Legenda Conference: Adapting the Canon (10 October 2014)

Yiddish in Weimar Berlin
At the Crossroads of Diaspora Politics and Culture

Edited by Gennady Estraikh and Mikhail Krutikov

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National and cultural identity
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Studies In Yiddish 8

Legenda: Oxford, 2010
£45.00 ($89.50 US)  Hardback  286pp
ISBN: 978-1-906540-70-8


Berlin emerged from the First World War as a multicultural European capital of immigration from the former Russian Empire, and while many Russian emigrés moved to France and other countries in the 1920s, a thriving east European Jewish community remained. Yiddish-speaking intellectuals and activists participated vigorously in German cultural and political debate. Multilingual Jewish journalists, writers, actors and artists, invigorated by the creative atmosphere of the city, formed an environment which facilitated exchange between the main centres of Yiddish culture: eastern Europe, North America and Soviet Russia. All this came to an end with the Nazi rise to power in 1933, but Berlin remained a vital presence in Jewish cultural memory, as is testified by the works of Sholem Asch, Israel Joshua Singer, Zalman Shneour, Moyshe Kulbak, Uri Zvi Grinberg and Meir Wiener.

This volume includes contributions by an international team of leading scholars dealing with various aspects of history, arts and literature, which tell the dramatic story of Yiddish cultural life in Weimar Berlin as a case study in the modern European culture.

Gennady Estraikh is Associate Professor of Yiddish Studies, New York University. Mikhail Krutikov is Assistant Professor of Jewish-Slavic Relations at the University of Michigan.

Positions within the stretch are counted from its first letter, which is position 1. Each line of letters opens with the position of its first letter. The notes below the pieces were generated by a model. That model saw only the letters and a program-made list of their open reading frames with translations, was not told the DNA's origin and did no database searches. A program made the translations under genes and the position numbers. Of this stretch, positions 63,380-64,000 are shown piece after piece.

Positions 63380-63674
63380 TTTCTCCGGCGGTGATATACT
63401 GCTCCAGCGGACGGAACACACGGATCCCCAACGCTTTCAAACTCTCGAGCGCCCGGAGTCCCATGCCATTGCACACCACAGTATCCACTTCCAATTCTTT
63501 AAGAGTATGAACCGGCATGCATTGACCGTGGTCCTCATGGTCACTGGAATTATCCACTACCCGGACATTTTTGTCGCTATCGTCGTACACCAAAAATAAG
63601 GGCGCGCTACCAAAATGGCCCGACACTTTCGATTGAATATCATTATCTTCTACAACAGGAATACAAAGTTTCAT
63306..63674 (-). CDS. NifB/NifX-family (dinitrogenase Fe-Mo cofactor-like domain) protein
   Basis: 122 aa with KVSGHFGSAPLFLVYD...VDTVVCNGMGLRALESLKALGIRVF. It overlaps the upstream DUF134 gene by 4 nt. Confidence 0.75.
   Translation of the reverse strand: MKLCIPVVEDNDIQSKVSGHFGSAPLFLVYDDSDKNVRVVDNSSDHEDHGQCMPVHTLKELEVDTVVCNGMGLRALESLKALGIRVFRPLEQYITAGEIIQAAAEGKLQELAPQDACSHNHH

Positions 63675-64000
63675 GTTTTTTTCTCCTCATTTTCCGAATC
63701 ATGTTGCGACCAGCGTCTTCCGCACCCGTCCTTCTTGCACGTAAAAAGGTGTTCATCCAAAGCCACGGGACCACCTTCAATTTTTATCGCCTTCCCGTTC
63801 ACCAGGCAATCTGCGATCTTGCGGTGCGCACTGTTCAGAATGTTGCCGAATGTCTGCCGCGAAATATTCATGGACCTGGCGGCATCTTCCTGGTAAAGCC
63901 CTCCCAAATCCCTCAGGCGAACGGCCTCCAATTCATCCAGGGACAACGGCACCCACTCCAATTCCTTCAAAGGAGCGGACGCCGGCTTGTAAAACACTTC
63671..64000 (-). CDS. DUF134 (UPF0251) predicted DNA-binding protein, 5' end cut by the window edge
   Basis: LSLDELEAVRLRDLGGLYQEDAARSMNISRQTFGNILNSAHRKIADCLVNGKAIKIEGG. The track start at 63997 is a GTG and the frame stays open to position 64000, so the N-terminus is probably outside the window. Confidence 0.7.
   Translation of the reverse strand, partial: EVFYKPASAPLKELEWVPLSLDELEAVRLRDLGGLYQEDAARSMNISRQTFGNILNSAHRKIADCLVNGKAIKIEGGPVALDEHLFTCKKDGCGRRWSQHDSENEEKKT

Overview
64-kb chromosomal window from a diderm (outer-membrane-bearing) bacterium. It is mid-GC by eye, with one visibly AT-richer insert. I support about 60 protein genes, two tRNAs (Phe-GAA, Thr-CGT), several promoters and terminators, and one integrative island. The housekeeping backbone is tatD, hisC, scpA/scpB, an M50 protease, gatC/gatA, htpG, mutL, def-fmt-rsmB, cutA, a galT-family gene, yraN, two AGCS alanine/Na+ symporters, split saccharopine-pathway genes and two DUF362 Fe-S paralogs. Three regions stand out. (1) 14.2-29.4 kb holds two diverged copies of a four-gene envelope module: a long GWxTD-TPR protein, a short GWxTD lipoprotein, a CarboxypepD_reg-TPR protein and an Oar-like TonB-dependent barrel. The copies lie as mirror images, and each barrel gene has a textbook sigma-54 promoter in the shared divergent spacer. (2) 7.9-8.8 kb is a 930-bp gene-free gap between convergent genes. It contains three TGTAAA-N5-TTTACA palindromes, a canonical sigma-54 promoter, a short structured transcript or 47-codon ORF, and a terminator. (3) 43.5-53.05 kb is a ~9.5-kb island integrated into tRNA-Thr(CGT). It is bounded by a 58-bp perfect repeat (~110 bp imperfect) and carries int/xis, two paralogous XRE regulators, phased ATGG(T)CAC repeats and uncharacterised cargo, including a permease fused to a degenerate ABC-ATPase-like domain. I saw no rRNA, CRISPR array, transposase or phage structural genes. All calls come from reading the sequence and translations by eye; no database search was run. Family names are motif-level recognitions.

With the contributions:

Gennady Estraikh — Introduction: Yiddish on the Spree
Shachar Pinsker — Deciphering the Hieroglyphics of the Metropolis: Literary Topographies of Berlin in Hebrew and Yiddish Modernism
Heather Valencia — A Yiddish Poet Engages with German Society: A. N. Stencl’s Weimar Period
Jordan Finkin — ‘Like fires in overgrown forests’: Moyshe Kulbak’s Contemporary Berlin Poetics
Marc Caplan — Belarus in Berlin, Berlin in Belarus: Moyshe Kulbak’s Raysn and Meshiekh ben-Efrayim between Nostalgia and Apocalypse
Sabine Koller — ‘The air outside is bloody’: Leyb Kvitko and his Pogrom Cycle 1919
Verena Dohrn — A Warm Morning Gown and a Shawl from Berlin: Liebe Zaltsman’s Yiddish Letters to Helene Koigen
Gennady Estraikh — The Berlin Bureau of the New York Forverts
Amy Blau — Max Weinreich in Weimar Germany
Anne-Christin Saß — Reports from the ‘Republic Lear’: David Eynhorn in Weimar Berlin 1920–24
Barry Trachtenberg — Jewish Universalism, the Yiddish Encyclopedia, and the Nazi Rise to Power
Jonathan Skolnik — Yiddish, the Storyteller, and German-Jewish Modernism: A New Look at Alfred Döblin in the 1920s
Elvira Grözinger — Between Literature and History: Israel Joshua Singer’s Berlin Novel The Family Carnovsky as a Cul-de-Sac of the German-Jewish ‘Symbiosis’
Mikhail Krutikov — Unkind Mirrors: Berlin in Three Yiddish Novels of the 1930s

Reviews:

  • ‘In the 1920s, Yiddish was more than just a lingua franca for East European Jewish émigrés; it was also a language of high culture, as demonstrated by a brilliant new book, Yiddish in Weimar Berlin: At the Crossroads of Diaspora Politics and Culture.’ — Benjamin Ivry, The Arty Semite Online
  • ‘To be commended for keeping alive the names, literary output, and civilization of a Yiddish world that is lost forever.’ — Ellen Share, Association of Jewish Libraries Reviews February/March 2011, 15
  • ‘There are many interesting articles in this volume. It is clear that in this brief period of flourishing Yiddish cultural activity there is much to disentangle. Berlin is a cultural and political hub in the Weimar period. An influx of multilingual Jews... enter a German Jewish world within a German world. Each of these ‘migrants’ arrives with existing cultural attachments into a war-time/post-war landscape which is signalling all kinds of modernisms. Some Yiddish writers in Berlin acknowledge the city in their literary work, others do not or only minimally. Berlin often emerges later once writers have moved elsewhere and begin to ‘recreate their past’.’ — Helen Beer, Slavonic and East European Review 90.2, April 2012, 332-34


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